Get The Ticker Tape delivered right to your inbox.


Weak Ag Sector, Strong Dollar Could Hurt Deere’s Quarter

November 24, 2015
What's ahead for John Deere's earnings?

Deere & Co. (DE) has that familiar tagline, “Nothing runs like a Deere.” But it’s the durability of its quarterly earnings that may be getting a run for its money.

The agricultural-machinery manufacturer is expected to turn in results in the pre-open on Wednesday. Wall Street analysts warn for a potential repeat of previous quarters’ lagging revenues and earnings—results, in fact, seen across Deere’s global industry. Still, a new quarter is a new quarter: Can Deere buck the trend?

If analysts polled by Thomson Reuters are correct, the answer is a resounding—no. On average, those analysts are looking for DE revenue to drop some 25% from the year-ago comparable to $6.15 billion. Per-share profit is expected to have plunged 59% to $0.75 a share when DE turns in its fiscal Q4 results pre-open on Wednesday, the Thomson Reuters survey shows.

DE’s individual results are due for release at a time when the farm-equipment industry has posted its weakest numbers since 2009, according to third-party analyst reports. Industry data confirms that DE manufactures and sells more tractors and harvesting combines than any other company in the world, meaning its results can be a harbinger of what’s ahead for its competitors and a measure of global economic conditions.

DE’s outlook for the 2016 fiscal year will likely be closely scrutinized. Traders may be looking for confirmation of what many Street analysts are calling a challenging period for nearly all segments of the ag industry amid bumper crops and weakening demand that pushed commodity prices down.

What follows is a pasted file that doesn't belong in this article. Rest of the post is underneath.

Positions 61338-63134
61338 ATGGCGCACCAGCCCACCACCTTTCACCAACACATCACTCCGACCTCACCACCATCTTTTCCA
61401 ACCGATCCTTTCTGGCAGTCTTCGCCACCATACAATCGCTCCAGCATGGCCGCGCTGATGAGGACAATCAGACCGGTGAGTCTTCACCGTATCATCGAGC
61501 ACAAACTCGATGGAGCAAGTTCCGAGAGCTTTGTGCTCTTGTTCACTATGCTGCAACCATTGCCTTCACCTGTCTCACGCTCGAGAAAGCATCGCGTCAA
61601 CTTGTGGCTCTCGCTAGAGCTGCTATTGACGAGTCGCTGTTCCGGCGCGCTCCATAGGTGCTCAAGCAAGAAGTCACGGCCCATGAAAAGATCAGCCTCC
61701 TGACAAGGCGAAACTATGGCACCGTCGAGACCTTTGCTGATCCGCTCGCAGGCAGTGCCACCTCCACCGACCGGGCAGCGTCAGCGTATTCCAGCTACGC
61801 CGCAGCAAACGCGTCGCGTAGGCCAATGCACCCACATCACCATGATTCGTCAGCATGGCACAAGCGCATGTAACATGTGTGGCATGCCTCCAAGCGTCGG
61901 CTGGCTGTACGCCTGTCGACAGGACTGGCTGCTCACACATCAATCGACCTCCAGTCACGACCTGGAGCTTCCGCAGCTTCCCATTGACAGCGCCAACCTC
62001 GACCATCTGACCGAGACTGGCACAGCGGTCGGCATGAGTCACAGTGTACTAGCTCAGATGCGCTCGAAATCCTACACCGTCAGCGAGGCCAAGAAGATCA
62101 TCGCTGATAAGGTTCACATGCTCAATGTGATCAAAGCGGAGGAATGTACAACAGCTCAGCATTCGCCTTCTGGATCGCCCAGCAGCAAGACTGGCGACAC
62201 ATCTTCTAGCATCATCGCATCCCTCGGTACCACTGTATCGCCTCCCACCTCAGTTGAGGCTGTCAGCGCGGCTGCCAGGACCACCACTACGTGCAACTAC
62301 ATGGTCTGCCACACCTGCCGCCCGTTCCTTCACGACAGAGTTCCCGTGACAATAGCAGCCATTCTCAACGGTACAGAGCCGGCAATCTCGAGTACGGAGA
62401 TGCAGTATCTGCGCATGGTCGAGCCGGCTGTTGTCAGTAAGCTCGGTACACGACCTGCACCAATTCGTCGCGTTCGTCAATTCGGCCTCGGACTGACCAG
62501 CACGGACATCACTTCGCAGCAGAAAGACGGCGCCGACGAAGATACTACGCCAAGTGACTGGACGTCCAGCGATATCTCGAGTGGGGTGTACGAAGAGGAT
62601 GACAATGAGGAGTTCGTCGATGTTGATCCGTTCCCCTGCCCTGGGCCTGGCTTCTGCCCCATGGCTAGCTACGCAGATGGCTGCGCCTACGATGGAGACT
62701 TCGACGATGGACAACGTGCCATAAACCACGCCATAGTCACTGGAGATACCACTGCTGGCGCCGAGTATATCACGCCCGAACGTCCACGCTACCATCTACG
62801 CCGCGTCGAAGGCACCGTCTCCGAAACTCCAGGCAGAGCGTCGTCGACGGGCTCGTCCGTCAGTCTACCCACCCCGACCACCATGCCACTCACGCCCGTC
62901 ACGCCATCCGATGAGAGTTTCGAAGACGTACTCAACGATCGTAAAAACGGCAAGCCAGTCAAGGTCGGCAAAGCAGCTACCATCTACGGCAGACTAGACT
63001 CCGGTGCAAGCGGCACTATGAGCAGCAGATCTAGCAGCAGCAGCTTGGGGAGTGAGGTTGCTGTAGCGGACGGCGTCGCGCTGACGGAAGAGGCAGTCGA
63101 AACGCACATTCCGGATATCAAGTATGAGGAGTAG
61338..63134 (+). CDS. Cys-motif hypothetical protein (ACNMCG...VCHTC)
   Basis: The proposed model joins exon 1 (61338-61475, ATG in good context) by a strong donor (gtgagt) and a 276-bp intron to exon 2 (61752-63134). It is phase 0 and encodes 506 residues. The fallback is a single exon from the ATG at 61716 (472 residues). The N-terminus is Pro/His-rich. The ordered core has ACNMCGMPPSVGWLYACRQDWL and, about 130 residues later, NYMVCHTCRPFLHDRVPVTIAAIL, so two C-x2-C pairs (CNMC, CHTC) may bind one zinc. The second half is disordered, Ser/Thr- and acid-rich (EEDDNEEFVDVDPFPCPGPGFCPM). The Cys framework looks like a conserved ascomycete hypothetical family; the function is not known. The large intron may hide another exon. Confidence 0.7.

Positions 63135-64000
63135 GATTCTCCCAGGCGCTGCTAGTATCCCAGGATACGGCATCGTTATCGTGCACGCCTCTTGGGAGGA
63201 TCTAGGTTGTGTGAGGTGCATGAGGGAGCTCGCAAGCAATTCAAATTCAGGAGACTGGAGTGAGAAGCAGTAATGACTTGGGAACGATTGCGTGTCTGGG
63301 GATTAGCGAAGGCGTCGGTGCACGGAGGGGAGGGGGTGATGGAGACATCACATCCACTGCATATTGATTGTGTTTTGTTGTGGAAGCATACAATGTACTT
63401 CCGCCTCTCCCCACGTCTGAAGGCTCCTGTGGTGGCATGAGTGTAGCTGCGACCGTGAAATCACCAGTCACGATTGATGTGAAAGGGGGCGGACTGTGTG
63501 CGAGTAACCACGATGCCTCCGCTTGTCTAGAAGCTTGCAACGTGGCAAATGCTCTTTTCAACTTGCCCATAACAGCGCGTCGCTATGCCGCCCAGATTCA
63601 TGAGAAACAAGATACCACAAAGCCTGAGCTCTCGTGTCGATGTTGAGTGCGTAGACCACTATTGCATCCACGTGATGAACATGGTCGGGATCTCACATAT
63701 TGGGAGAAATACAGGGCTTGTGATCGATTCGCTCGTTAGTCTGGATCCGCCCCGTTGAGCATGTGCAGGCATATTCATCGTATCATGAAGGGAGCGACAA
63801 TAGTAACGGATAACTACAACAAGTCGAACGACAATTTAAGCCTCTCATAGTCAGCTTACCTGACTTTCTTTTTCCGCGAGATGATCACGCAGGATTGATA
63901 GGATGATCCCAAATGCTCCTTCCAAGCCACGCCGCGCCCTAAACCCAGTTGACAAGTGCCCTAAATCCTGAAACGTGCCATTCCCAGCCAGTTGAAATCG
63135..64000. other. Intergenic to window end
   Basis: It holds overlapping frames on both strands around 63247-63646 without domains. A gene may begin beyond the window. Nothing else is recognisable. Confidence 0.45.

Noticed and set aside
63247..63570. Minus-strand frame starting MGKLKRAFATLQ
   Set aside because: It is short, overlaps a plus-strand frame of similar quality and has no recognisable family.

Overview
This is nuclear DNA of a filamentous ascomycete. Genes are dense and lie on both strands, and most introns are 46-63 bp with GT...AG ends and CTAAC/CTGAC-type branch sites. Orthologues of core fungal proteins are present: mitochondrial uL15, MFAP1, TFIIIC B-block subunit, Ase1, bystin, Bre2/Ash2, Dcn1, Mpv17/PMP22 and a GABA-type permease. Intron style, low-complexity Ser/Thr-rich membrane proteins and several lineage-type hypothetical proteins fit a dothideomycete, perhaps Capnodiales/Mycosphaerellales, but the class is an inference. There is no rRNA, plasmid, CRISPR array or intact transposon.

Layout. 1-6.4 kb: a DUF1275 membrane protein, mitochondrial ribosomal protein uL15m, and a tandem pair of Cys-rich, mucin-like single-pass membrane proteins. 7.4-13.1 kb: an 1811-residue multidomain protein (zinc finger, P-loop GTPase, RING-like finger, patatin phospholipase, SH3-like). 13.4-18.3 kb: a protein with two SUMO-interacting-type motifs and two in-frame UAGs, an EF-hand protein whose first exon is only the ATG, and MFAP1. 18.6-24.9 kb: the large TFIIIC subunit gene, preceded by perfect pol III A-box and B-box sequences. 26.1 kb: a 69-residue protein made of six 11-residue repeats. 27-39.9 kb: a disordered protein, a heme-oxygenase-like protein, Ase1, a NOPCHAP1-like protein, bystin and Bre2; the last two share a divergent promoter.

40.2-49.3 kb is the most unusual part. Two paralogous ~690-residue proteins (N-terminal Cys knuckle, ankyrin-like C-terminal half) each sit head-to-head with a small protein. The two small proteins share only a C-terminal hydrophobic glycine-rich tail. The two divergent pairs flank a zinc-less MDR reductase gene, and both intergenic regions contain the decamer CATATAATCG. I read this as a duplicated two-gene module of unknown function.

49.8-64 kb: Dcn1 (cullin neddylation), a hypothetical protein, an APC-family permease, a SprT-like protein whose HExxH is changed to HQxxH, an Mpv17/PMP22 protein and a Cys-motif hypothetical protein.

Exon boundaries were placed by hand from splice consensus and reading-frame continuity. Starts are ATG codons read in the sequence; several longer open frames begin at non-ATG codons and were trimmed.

"We know that 2016 is not going to be an up year,” Robert W. Baird analyst Mircea Dobre told The Wall Street Journal. “The question is to what extent will the decline continue. There's a lot to be cautious about when it comes to agriculture, and Deere especially."

Help From Other Categories?

DE has other segments that could bolster top- and bottom-line results—the construction and forestry division, and financial services—but its ag and turf sector accounted for nearly 70% of its sales and 60% of its profits in the year-ago period, according to DE’s financial statements.

DE has other potential headwinds, too. Foreign currency translations, with the dollar at multi-year highs against other major currencies, could be a drag on overseas profits.

Deere stock chart


Deere & Co. (DE) shares are off almost 15% for the year with much of that drop coming after its Q3 earnings report included a gloomy forecast for Q4. DE is up some 3.8% from its 52-week closing low of $71.85 hit on October 1. Not a recommendation. For illustrative purposes only. Past performance does not guarantee future results.

What Could Stock and Option Action Tell Us?

Short-term options traders are pricing in a potential 5.4% share price move in either direction around this earnings release, according to TD Ameritrade’s thinkorswim® platform’s Market Maker Move indicator. Implied volatility is on the high end, at the 72nd percentile.

On Monday, options were fairly active, including three times the usual trading activity in call options. Much of that was in the December timeframe, especially the Dec 80 call options. There was also a sizeable sell order placed for Dec 58 put options.

Note: Call options represent the right, but not the obligation, to buy the underlying security at a predetermined price and over a set period of time. Put options represent the right, but not the obligation, to sell the underlying security at a predetermined price over a set period of time.

DE stock has already reflected some degree of the downbeat climate. Since peaking in mid-July, Deere stock has retreated some 23% (figure 1). For the year, it’s off almost 15%, with much of that drop coming after it Q3 earnings report included a gloomy forecast for Q4. DE is up some 3.8% from its 52-week closing low of $71.85 hit on October 1. Does the share price leave it vulnerable to an upside surprise should Deere turn over an unexpected quarterly performance? Let’s find out.

Scroll to Top